I personally found myself uninterested in Tris as a character after a few chapters in dauntless: I already knew her. What kept me reading was the pace you were talking about, and the hopes something more interesting and unexpected happens. Her mother interested me, the other transfers interested me. We know Tris chose, but why did they? They weren’t special, divergent. Yet, we never really get to know anything about them.

In conclusion: Potato chips indeed!

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Just read Divergent… and I had a slight problem with it that no one seems to address: If Caleb is Beatrice’s older brother (as she states in the first few pages), and if the Choosing Ceremony is for 16yos, then why is Caleb at the Choosing Ceremony at the same time as Beatrice? Is he newly turned 17 and missed the cutoff date for the previous year’s Ceremony? Tbh I nearly stopped reading the book because it seemed like such a huge thing to make the reader puzzle out.

:mrgreen:

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ggggggggggggggggggggggggggggggggggggggggggggggggggggggggggggggggggggggggggggggggggggggggggggggggggggggggggggggggggggggggggggggggggggggggggggggggggggggggggggggggggggggggggggggggggggggggggggggggggggggggggggggggggggggg An essay on divergent

In this essay I will consider the social, economic and political factors of divergent. Advancments in divergent can be linked to many areas. While it is becoming a hot topic for debate, it is impossible to overestimate its impact on modern thought. It is an unfortunate consequence of our civilizations history that divergent is rarely given rational consideration by so called ‘babies’, who just don’t like that sort of thing. With the primary aim of demonstrating my considerable intellect I will now demonstrate the complexity of the many faceted issue that is divergent.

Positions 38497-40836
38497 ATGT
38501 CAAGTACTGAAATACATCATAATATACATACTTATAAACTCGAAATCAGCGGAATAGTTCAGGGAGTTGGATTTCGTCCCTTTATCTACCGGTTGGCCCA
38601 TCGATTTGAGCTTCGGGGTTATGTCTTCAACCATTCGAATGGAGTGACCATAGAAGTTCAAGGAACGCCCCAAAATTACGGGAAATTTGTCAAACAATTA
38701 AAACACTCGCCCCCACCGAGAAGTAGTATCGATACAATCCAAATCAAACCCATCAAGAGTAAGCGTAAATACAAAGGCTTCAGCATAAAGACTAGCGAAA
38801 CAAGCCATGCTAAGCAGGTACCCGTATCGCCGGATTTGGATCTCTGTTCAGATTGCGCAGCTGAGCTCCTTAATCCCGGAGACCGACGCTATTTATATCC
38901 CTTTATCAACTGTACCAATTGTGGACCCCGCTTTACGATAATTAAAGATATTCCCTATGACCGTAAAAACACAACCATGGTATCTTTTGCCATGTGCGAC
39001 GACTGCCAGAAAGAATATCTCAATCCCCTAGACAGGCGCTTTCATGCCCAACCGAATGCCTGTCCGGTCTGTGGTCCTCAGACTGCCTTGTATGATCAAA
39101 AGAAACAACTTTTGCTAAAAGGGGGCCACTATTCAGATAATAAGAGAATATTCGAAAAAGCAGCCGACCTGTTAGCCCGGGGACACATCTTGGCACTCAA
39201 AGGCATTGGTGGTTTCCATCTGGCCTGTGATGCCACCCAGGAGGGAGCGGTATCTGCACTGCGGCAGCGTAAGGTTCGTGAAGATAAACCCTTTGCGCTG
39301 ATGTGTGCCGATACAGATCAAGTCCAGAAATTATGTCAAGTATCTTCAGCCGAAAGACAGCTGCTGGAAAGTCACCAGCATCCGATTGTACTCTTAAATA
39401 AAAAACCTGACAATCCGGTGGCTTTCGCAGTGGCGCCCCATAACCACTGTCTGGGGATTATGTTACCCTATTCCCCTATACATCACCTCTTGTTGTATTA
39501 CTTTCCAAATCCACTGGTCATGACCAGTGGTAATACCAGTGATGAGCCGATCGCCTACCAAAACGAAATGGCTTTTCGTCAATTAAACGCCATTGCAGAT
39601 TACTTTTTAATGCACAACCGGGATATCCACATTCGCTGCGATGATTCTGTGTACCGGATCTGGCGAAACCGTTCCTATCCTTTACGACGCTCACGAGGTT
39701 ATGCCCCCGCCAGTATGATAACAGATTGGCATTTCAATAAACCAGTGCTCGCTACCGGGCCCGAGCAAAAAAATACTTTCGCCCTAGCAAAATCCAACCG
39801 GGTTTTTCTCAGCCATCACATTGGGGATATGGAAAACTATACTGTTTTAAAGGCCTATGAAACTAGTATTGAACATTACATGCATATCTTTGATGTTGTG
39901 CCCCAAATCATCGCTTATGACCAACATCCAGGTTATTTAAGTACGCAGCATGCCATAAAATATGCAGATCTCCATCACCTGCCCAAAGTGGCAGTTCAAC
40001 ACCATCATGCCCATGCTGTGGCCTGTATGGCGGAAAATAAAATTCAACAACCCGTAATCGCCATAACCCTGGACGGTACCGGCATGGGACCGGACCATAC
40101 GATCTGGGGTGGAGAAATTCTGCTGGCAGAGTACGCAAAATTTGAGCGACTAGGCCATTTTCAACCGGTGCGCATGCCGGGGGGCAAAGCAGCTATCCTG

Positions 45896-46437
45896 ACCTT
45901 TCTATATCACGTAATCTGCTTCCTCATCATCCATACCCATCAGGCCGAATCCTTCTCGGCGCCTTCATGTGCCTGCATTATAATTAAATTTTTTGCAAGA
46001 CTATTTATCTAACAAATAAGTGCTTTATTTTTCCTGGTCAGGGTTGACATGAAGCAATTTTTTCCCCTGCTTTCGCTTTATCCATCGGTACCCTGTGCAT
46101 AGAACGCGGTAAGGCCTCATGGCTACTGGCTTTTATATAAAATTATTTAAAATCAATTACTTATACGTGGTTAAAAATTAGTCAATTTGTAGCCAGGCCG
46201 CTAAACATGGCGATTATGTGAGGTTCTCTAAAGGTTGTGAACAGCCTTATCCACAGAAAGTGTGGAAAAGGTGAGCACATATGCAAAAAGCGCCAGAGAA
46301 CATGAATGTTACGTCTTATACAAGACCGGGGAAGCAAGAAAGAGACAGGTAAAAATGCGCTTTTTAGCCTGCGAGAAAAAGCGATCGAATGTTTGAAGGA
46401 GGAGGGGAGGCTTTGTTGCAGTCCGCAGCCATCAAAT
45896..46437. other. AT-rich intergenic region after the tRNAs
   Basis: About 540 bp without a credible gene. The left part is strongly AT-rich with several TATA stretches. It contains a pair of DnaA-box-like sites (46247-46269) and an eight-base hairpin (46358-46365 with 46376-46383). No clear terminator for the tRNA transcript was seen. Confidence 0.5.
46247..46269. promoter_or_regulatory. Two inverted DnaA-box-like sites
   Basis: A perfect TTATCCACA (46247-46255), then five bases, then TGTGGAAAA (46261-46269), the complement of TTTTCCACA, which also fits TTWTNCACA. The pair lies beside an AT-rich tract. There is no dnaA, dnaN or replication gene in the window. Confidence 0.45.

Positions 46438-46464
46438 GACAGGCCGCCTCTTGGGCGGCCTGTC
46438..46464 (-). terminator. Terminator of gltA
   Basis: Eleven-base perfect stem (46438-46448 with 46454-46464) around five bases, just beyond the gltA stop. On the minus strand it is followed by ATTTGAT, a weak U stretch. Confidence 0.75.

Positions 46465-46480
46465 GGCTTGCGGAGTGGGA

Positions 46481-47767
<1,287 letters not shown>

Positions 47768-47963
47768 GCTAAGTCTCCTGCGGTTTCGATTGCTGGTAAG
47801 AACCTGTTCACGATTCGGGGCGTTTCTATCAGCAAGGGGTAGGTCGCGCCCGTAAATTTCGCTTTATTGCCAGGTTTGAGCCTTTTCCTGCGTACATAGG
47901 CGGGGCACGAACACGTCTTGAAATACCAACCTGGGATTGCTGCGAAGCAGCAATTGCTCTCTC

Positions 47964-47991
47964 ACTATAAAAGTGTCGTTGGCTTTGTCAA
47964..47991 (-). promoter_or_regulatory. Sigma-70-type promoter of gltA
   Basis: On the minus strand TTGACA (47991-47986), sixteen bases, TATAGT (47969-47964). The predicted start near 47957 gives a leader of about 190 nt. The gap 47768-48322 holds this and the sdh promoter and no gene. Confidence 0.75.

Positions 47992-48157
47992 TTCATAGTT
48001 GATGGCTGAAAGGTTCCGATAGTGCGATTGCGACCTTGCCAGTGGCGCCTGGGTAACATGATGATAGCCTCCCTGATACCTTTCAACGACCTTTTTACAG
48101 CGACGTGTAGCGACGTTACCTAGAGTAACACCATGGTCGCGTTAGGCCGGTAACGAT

Social Factors

Society begins and ends with divergent. When Thucictholous said ‘people only know one thing’ [1] he globalised an issue which had remained buried in the hearts of our ancestors for centuries. While deviating from the norm will always cause unrest amongst ones peers, divergent cleary plays a significant role amongst the developing middle classes.

Of paramount importance to any study of divergent within its context, is understanding the ideals of society. Society is powered by peer pressure, one of the most powerful forces in the world. As long as peer pressure uses its power for good, divergent will have its place in society.

Economic Factors

Increasingly economic growth and innovation are being attributed to divergent. We will primarily be focusing on the JTB-Guide-Dog model, which I hope will be familiar to most readers. Inflation

Clearly the graphs demonstrates a strong correlation. Why is this? Seemingly inflation will continue to follow divergent for the foreseeable future. Supply Side Economic Tax Cuts Tax deductions could turn out to be a risky tactic.

Political Factors

The media have made politics quite a spectacle. Looking at the spectrum represented by a single political party can be reminiscent of comparing divergentilisation, as it’s become known, and one’s own sense of morality.

It is always enlightening to consider the words of a legend in their own life time, Demetrius T. Time ‘People in glass houses shouldn’t through parties.’ [2] Primarily, he is referring to divergent. To paraphrase, the quote is saying ‘divergent wins votes.’ Simple as that. While divergent may be a giant amongst men, is it a dwarf amongst policy? I hope not.

To conclude, divergent parades along man’s streets and man waves back. It enlightens our daily lives, ensures financial stability and always chips in.

I’ll leave you with this quote from Stevie Jackson: ‘At first I was afraid I was petrified. Thinking I could never live without divergent by my side.’ [3] An essay on divergent

Increasingly economic growth and innovation are being attributed to divergent. We will primarily be focusing on the JTB-Guide-Dog model, which I hop